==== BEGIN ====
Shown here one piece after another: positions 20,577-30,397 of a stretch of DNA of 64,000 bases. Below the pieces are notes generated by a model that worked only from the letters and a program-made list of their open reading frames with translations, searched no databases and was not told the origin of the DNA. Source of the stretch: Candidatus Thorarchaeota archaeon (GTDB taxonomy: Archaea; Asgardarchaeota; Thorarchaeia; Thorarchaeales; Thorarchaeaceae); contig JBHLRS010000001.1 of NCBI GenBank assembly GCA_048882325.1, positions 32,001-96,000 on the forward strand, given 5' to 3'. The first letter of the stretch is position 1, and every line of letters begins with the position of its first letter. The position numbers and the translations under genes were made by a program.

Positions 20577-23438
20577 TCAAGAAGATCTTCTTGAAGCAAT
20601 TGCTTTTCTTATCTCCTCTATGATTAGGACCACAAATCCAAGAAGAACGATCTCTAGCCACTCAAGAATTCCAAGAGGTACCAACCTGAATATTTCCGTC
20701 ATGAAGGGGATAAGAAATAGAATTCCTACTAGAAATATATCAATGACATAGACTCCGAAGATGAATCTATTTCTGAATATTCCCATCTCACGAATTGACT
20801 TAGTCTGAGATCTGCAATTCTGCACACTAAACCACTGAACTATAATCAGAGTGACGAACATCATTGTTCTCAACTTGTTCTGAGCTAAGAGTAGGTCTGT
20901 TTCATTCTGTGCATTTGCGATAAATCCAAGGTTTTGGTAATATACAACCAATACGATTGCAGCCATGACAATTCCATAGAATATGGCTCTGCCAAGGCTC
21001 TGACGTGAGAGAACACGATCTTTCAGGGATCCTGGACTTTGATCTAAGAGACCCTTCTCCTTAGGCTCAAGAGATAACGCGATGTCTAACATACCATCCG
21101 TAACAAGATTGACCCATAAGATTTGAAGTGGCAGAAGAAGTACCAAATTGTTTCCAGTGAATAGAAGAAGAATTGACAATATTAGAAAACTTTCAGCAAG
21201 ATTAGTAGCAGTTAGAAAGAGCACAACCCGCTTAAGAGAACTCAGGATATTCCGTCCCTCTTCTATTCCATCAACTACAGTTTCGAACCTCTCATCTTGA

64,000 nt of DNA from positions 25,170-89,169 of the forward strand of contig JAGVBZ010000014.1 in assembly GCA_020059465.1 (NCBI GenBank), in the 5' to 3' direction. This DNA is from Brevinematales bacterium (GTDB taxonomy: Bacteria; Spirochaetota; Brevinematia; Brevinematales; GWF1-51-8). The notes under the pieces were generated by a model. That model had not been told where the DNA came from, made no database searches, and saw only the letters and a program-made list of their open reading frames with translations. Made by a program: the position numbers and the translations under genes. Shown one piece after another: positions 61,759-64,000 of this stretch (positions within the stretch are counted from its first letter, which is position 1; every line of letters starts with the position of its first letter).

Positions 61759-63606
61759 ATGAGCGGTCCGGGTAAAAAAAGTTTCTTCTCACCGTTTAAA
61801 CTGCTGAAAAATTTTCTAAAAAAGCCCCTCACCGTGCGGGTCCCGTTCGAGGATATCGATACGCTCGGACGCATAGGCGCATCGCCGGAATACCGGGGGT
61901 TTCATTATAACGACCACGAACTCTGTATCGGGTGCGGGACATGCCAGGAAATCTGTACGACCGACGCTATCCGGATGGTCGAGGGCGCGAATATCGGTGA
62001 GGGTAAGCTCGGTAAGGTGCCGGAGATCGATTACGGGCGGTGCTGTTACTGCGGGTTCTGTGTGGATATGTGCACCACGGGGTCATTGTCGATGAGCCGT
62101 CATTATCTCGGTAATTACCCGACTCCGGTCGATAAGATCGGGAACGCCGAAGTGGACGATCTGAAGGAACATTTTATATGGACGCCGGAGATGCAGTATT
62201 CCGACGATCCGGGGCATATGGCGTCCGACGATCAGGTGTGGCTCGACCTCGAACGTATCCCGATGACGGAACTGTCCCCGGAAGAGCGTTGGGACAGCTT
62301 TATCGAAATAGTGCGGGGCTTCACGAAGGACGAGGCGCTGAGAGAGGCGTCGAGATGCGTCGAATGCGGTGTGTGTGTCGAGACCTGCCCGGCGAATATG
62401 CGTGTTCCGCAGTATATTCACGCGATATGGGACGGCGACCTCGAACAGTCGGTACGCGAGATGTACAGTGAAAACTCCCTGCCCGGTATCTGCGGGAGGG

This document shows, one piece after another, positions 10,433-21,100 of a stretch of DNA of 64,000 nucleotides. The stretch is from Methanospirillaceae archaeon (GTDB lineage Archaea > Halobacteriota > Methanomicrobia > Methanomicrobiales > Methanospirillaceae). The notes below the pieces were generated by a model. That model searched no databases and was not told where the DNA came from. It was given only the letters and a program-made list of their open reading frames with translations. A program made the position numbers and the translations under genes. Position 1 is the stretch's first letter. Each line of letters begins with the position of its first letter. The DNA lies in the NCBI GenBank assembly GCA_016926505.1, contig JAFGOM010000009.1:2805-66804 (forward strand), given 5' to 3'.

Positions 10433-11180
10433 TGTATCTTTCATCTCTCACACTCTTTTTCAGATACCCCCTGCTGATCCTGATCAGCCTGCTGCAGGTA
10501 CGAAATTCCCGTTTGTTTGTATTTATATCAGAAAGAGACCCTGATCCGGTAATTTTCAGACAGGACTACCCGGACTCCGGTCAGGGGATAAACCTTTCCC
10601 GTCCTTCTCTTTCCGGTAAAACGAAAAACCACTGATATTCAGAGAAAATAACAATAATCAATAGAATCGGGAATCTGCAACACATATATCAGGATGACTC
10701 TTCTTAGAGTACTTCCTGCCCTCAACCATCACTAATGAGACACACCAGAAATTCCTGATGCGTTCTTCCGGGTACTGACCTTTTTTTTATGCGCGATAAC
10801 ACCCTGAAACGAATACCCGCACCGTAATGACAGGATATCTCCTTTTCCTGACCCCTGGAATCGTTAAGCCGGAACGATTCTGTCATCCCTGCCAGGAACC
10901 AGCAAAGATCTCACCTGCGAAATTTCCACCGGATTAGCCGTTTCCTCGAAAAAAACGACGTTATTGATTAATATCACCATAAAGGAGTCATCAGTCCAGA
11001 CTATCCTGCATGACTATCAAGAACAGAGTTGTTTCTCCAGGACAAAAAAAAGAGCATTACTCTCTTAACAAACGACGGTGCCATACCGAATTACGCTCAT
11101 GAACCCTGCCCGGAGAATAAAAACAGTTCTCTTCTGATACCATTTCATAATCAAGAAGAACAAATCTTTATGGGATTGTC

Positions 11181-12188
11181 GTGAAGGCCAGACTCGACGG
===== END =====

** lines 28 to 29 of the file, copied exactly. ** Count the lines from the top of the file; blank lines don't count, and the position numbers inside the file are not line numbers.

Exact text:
10901 AGCAAAGATCTCACCTGCGAAATTTCCACCGGATTAGCCGTTTCCTCGAAAAAAACGACGTTATTGATTAATATCACCATAAAGGAGTCATCAGTCCAGA
11001 CTATCCTGCATGACTATCAAGAACAGAGTTGTTTCTCCAGGACAAAAAAAAGAGCATTACTCTCTTAACAAACGACGGTGCCATACCGAATTACGCTCAT